Chair of high profile programme hits back with strong-worded response
City law schemes that aim to tackle the profession’s well-publicised diversity problem have been criticised over their apparent lack of “rigour and quantifiable results”.
Taking aim particularly at PRIME, a social mobility programme founded seven years ago that boasts over 60 law firm members, a comment piece in Legal Business claims that the “once-lauded” project serves an “abject lesson in what ethically ails the modern profession”.
The influential legal mag suggests that City law firms have developed an unhealthy tendency to focus on marketing-friendly “gestures” that give the impression the diversity problem is being addressed but often lack tangible results. Again highlighting PRIME as an example, the post states:
“[T]he lack of rigour and quantifiable results emerging from PRIME, the most celebrated response to a social affairs issue to ever emerge from the commercial UK profession, is an ominous sign for an industry that purports to be getting more progressive.”
Stressing the importance of tracking and measuring progress, Legal Business argues that for many City law firms diversity has become too much of a “box-ticking” exercise. It also draws attention to “questionable practices” being used by “inclusion consultants” to help law firms “get those boxes marked”.
The criticism follows a report two years ago that two-thirds of PRIME students had no further contact with their allocated firm after completing their placements.
Since the 2016 report, PRIME has appointed a new chair, Nicholas Cheffings, a partner at Hogan Lovells who is the first member of his family to go to university. Today Cheffings hit back strongly, acknowledging PRIME’s previous failings with data collection, highlighting its introduction of data-heavy contextualised recruitment for member firms, its new website, and initiatives including a new donation structure, greater regional representation at board level and new volunteer working groups.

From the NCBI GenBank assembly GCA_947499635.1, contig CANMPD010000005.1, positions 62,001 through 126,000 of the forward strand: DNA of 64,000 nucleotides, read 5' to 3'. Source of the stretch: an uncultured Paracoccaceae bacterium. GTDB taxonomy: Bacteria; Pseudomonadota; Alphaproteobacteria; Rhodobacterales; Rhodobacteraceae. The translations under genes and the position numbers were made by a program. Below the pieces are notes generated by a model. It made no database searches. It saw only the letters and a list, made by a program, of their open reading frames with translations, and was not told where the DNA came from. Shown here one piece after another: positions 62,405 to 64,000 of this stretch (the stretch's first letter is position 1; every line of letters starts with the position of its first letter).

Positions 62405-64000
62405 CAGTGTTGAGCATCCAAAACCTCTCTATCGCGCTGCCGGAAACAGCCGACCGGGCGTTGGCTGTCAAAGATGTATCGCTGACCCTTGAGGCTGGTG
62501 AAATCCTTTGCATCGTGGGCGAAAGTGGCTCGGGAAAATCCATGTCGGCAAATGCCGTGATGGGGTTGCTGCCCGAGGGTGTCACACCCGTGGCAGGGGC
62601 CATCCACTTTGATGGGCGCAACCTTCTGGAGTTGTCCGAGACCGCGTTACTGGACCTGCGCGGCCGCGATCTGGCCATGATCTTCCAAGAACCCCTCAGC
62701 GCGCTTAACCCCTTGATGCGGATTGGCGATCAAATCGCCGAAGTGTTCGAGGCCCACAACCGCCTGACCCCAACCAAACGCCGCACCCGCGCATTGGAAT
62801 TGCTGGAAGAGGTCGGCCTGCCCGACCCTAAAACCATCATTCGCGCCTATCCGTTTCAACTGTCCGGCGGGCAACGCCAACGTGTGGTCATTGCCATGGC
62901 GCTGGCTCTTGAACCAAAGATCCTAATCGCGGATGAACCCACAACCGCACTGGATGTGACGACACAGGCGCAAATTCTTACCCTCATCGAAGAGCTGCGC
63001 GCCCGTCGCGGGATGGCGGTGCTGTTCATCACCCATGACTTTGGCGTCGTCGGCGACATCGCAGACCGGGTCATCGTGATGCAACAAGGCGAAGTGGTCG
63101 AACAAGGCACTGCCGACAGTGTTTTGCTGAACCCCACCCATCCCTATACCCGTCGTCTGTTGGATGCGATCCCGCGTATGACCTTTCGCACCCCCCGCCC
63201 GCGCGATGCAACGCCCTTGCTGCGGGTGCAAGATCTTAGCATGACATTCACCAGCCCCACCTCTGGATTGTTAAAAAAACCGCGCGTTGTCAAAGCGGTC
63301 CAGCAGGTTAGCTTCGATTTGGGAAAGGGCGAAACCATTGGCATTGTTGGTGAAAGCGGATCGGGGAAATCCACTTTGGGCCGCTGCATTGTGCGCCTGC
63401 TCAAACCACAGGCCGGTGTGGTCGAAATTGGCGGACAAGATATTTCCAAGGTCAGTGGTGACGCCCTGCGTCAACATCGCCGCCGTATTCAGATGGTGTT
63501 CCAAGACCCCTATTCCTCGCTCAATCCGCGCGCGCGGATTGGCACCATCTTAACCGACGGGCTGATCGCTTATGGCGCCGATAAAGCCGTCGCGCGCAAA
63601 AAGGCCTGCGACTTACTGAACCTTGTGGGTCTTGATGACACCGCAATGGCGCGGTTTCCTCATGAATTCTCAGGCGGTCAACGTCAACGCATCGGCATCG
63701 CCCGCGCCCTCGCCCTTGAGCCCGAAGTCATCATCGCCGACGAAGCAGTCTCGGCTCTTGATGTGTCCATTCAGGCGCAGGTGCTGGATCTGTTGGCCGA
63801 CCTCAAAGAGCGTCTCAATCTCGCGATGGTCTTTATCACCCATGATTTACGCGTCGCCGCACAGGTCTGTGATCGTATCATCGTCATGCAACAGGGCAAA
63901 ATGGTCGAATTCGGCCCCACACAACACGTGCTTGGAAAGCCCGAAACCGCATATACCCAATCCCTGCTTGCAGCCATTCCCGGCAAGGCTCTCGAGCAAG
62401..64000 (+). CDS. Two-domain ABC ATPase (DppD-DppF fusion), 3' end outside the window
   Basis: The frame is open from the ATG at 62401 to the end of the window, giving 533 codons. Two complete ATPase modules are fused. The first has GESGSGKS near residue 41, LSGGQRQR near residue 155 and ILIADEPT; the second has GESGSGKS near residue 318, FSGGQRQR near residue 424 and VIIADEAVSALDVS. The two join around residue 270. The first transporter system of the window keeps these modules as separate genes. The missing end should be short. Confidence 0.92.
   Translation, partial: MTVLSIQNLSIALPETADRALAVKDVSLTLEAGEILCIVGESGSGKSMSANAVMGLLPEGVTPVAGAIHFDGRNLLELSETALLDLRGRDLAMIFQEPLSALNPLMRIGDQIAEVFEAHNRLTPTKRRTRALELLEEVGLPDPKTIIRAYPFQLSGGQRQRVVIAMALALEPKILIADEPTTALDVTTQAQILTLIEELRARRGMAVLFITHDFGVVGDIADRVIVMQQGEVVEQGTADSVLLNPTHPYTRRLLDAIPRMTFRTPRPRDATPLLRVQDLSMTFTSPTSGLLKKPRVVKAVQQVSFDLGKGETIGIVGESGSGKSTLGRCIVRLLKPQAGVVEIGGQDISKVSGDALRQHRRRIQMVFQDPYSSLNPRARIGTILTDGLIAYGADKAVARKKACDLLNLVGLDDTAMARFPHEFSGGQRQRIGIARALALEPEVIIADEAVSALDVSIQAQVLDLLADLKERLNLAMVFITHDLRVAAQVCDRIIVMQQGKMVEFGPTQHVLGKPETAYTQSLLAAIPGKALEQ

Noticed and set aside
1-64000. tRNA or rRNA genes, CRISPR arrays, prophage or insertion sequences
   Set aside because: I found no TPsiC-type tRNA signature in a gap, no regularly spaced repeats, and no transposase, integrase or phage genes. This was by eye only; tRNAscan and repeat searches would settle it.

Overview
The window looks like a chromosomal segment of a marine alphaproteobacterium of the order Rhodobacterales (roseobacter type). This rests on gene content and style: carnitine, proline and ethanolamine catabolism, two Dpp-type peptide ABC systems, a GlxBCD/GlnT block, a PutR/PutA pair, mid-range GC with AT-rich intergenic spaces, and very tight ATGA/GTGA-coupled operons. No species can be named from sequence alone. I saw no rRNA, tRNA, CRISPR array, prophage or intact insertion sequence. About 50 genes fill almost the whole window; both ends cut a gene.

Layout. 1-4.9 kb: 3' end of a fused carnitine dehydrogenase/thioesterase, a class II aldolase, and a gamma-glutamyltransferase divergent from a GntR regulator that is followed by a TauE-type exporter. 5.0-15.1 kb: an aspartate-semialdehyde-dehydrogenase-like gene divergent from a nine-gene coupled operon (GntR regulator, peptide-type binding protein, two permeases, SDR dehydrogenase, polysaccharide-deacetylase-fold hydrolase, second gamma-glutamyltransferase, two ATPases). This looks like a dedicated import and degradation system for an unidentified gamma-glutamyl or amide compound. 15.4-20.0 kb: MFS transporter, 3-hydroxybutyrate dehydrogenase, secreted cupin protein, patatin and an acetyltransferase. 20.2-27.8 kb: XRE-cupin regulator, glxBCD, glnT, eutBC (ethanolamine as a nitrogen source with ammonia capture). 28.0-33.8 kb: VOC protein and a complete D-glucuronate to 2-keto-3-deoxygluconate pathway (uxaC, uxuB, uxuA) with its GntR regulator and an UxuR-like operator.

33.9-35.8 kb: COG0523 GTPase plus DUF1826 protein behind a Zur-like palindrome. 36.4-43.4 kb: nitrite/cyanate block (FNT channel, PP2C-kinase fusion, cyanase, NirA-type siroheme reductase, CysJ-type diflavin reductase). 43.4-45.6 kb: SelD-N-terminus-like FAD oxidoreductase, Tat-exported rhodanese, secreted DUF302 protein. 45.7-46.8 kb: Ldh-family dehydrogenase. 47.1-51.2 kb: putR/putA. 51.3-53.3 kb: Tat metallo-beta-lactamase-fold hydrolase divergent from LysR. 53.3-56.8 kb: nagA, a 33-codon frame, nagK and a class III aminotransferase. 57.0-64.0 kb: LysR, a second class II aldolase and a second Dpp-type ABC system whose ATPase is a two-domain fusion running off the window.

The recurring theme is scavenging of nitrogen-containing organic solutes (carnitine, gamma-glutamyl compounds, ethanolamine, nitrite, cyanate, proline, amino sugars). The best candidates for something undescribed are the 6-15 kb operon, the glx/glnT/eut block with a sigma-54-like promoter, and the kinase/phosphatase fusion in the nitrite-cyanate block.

He added: “It surprises me when individuals within our profession question the progress of PRIME as our members are very engaged, and leads me to think that says more about those individuals and their interest in social mobility than it does about PRIME and all those working so hard to make a difference.”
Nicholas Cheffings’ statement in full:
“The PRIME Board recognised at its meeting earlier this year that insufficient attention had been given historically to the collection of data to allow us to track and so evidence in an empirical way the real impact that PRIME is having. That is why we have established a working group to develop an impact tracking methodology, following on from our very successful and well-attended member Conference held earlier this year when it was agreed that this should be a priority task. We also introduced contextualised recruitment for PRIME members last year and will soon see data for our first year which will demonstrate how PRIME is meeting its objectives. Equally powerful are the inspiring stories of PRIME alumni, several of which are on our new website, the real life evidence that PRIME is having a positive impact on entry to the profession.”
“PRIME has made enormous progress in the last few years. Some of that has been behind the scenes to put us in a position to be able to better achieve our aims — we have introduced a new donation structure which has resulted in capital to invest in, for example, the new website and CRS mentioned, as well as impact tracking and targeting cold spots — our priority projects going forwards. We have added to the PRIME Board to ensure greater regional representation, aligned with our focus on ensuring we reach the best candidates wherever they are located in the UK, and have also formed working groups of committed volunteers from member firms to support the Board in carrying out PRIME’s objectives. That there is more to do to shift the needle is certain, but it’s important too to recognise the positive progress that PRIME and the profession have made. PRIME members across the UK are doing good work to improve social mobility and they are to be applauded for their achievements. Many young people have benefitted from them and many more will do so in the future. It surprises me when individuals within our profession question the progress of PRIME as our members are very engaged, and leads me to think that says more about those individuals and their interest in social mobility than it does about PRIME and all those working so hard to make a difference.”
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